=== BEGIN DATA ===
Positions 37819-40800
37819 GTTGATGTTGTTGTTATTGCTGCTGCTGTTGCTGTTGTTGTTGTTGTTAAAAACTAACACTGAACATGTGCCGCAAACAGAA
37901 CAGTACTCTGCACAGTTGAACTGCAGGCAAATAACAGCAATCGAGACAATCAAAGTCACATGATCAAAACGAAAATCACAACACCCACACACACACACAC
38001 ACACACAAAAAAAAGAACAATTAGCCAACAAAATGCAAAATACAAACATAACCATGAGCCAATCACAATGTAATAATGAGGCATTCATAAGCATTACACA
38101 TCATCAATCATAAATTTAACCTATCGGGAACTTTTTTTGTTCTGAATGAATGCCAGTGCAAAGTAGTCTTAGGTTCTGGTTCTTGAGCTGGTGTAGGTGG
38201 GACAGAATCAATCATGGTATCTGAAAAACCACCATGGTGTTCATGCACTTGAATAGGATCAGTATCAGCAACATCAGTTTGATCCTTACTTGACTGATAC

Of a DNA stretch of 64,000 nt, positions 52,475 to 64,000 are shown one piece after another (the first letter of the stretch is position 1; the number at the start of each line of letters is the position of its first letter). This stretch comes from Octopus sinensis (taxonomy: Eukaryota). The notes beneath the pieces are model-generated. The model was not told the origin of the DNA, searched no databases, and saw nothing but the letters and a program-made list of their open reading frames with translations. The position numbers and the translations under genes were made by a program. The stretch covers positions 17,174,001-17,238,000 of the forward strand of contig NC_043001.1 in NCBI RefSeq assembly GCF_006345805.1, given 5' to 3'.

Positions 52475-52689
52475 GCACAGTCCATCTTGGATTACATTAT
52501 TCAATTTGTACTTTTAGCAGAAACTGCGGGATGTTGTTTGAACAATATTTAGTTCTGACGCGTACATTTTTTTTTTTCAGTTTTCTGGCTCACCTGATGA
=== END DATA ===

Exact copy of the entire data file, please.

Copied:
Positions 37819-40800
37819 GTTGATGTTGTTGTTATTGCTGCTGCTGTTGCTGTTGTTGTTGTTGTTAAAAACTAACACTGAACATGTGCCGCAAACAGAA
37901 CAGTACTCTGCACAGTTGAACTGCAGGCAAATAACAGCAATCGAGACAATCAAAGTCACATGATCAAAACGAAAATCACAACACCCACACACACACACAC
38001 ACACACAAAAAAAAGAACAATTAGCCAACAAAATGCAAAATACAAACATAACCATGAGCCAATCACAATGTAATAATGAGGCATTCATAAGCATTACACA
38101 TCATCAATCATAAATTTAACCTATCGGGAACTTTTTTTGTTCTGAATGAATGCCAGTGCAAAGTAGTCTTAGGTTCTGGTTCTTGAGCTGGTGTAGGTGG
38201 GACAGAATCAATCATGGTATCTGAAAAACCACCATGGTGTTCATGCACTTGAATAGGATCAGTATCAGCAACATCAGTTTGATCCTTACTTGACTGATAC

Of a DNA stretch of 64,000 nt, positions 52,475 to 64,000 are shown one piece after another (the first letter of the stretch is position 1; the number at the start of each line of letters is the position of its first letter). This stretch comes from Octopus sinensis (taxonomy: Eukaryota). The notes beneath the pieces are model-generated. The model was not told the origin of the DNA, searched no databases, and saw nothing but the letters and a program-made list of their open reading frames with translations. The position numbers and the translations under genes were made by a program. The stretch covers positions 17,174,001-17,238,000 of the forward strand of contig NC_043001.1 in NCBI RefSeq assembly GCF_006345805.1, given 5' to 3'.

Positions 52475-52689
52475 GCACAGTCCATCTTGGATTACATTAT
52501 TCAATTTGTACTTTTAGCAGAAACTGCGGGATGTTGTTTGAACAATATTTAGTTCTGACGCGTACATTTTTTTTTTTCAGTTTTCTGGCTCACCTGATGA